When I first got this album, it really felt like a let down after Got Your Six, and I will admit that it has grown on me a lot more with each repeat listen. If I hadn’t bought it and felt guilty about the money, I might not have listened to it quite so often and allowed it to grow on me. Even with this appreciation-raising slow burn, this is easily my least favourite album from the group. It may be due to the circumstances in which it was written and recorded, burned out and before getting clean and with the record label woes, it may have all impacted upon the quality of the record. Maybe the next one will be great. Or again, maybe its just a natural dip from a band working that hard pumping albums out and touring so often. They dipped a little on the fifth album and rose higher again on the sixth. Maybe it is just a natural fluctuation. Either way, while I am still going to be listening to this album in full over and over again to try and feel like I got my money’s worth, I feel like I won’t ever like it as much as Way Of The Fist or Wrong Side Of Heaven part 1. If you aren’t an obsessive fan, don’t feel bad if you want to skip this one, and if you are a new fan or aren’t a fan yet, I’d advise you leave this one until last, and try something like War Is The Answer first.

 

 

American Headcharge – Tango Umbrella Review:

Posted: September 29, 2018 by kingcrimsonprog in Metal, Metal - Studio, Music Reviews

americanheadchargetangocd_420.jpgBack in the good old days of Nu Metal, one of the heavier and more credible bands, without the Hip Hop moments, sexually aggressive lyrics and overly simplistic music, was American Headcharge. Influenced by the likes of Ministry and Marilyn Manson, but not very derivative, they carved out a unique path on their two sublime studio albums, The War Of Art and The Feeding. Literally one of my favourite songs by anyone ever is their 2005 banger of a single, ‘Loyalty.’

I have very fond memories of catching them at the Irish Ozzfest in the early ’00s, even though I wasn’t a massive fan at the time and they were more my brother’s thing back then. I saw them again about a decade later when I went to see Soil when I was in Uni. (Memorable as singer Martin Haycock kept holding onto the building’s pipes in a very distracting way that made him look like a heavy metal plumber.)

I was quite impressed with their first single from their reunion, 2013’s ‘Sugars Of Someday’ which while not very heavy was still catchy and memorable. You can imagine then, with nostalgia and hype, how excited I would be for their proper reunion album. 11 years after their last one.

Unfortunately, Tango Umbrella is not exactly a breathtaking life-changing masterpiece, kicking down the doors of Heavy Metal and earning the band the respect and audience that they would deserve based on the quality of their 2001-200 period. Now, I am loathe to mug-off a band that have written one of my all time favourite ever songs, and you can probably notice from most of my reviews I’m reluctant to post a bad review of anyone at all most of the time, definitely coming from the ‘if you can’t say anything nice’ school of thinking. However, this album didn’t live up to my wide-eyed expectations.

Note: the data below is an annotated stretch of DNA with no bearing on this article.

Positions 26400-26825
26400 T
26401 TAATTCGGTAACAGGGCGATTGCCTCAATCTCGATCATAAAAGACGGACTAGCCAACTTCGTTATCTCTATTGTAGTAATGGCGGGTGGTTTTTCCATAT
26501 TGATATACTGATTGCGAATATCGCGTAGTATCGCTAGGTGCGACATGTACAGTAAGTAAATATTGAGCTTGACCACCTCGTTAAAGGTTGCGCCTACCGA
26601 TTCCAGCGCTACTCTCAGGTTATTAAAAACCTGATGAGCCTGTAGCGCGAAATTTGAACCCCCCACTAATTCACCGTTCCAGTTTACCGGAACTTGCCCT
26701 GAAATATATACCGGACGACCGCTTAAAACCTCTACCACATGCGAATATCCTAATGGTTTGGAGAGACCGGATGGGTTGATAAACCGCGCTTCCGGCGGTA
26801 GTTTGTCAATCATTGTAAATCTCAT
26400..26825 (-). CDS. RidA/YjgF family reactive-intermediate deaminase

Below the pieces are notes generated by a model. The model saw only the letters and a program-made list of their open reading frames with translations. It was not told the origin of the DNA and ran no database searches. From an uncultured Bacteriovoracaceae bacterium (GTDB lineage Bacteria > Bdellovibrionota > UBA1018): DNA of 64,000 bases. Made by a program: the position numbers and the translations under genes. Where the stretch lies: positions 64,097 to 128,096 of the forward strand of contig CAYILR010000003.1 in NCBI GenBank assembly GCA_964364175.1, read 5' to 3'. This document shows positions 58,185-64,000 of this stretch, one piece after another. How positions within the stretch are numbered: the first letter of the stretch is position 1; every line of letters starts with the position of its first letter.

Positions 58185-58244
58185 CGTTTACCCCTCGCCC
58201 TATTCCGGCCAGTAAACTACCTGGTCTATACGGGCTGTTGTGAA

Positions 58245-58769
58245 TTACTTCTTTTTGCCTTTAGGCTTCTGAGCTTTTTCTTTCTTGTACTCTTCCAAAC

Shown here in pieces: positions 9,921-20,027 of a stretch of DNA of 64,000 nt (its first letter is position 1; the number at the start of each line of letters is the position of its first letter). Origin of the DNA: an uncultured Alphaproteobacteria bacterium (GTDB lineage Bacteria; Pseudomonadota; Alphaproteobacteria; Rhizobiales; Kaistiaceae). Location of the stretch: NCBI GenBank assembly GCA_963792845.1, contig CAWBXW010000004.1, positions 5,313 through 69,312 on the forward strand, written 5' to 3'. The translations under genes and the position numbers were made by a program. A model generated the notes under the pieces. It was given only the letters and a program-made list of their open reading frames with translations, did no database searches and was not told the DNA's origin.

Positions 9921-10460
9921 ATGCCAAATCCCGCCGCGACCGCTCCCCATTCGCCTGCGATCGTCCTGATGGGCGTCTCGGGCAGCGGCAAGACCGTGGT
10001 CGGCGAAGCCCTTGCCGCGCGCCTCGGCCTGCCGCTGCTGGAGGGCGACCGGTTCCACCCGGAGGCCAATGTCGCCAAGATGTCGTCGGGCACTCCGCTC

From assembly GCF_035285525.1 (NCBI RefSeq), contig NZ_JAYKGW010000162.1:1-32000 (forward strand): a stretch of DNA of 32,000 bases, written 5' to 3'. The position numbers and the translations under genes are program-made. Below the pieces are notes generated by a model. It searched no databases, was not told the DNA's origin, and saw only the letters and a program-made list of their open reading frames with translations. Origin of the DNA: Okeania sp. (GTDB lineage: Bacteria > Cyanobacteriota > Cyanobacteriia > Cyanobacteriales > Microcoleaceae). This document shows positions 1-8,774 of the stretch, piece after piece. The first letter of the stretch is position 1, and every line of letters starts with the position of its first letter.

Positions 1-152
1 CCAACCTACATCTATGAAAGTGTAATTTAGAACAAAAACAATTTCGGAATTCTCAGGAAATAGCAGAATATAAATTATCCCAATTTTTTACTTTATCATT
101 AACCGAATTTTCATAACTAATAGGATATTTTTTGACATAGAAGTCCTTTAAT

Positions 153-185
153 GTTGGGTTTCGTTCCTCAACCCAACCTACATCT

Don’t get me wrong. It doesn’t suck. Its not bad. Its just that, like Bay Area Thrash legends Forbiden‘s comeback album Omega Wave; its more of an OK album that shows great potential for what can come next, rather than an absolute barnstormer in and of itself. On first listen it comes across as functional but nothing special. Admittedly, it gets better the more you listen to it and it has grown on me a lot since I first got it, but it still doesn’t sit tall beside the older material. It doesn’t even hold up that much as a great album in and of itself, being a bit repetitive and overlong.

There are some great moments here however, such as the depressing but majestic ballad ‘A King Among Men.’ There’s also several decent tunes, like the opener ‘Let All The World Believe’ and the noteworthy ‘Perfectionist’ and ‘Suffer Elegantly.’

The problem is, it isn’t all very memorable, some of it is good but some of it isn’t quite up to the same standard. Also; on the whole… It isn’t very aggressive, it isn’t very biting and it doesn’t really make you want to move. Their debut had songs like ‘Americunt’ that could strip the paint off your walls. This is all a bit more mid paced and tame. I imagine it was quite a cathartic album for the band, but it isn’t necessarily very fun for the listener. It is by no means bad, but is definitely not their strongest record either and I can’t see it winning over very many new fans.

It is not so much for-fans-only as, if you want to support AHC and keep them going, and get to have a few more songs from them along the way, then don’t avoid it. It feels more like an excuse to keep going rather than a career defining artist statement. I’d advise you buy it, but only so they don’t break up before making the next one which’ll probably be better. If you aren’t a fan yet however, start earlier. You wouldn’t get Holyweird as your first Poison album or Generation Swine as your first Motley Crue album and this is the same kind of thing for the next generation of once popular now maligned metal subgenres.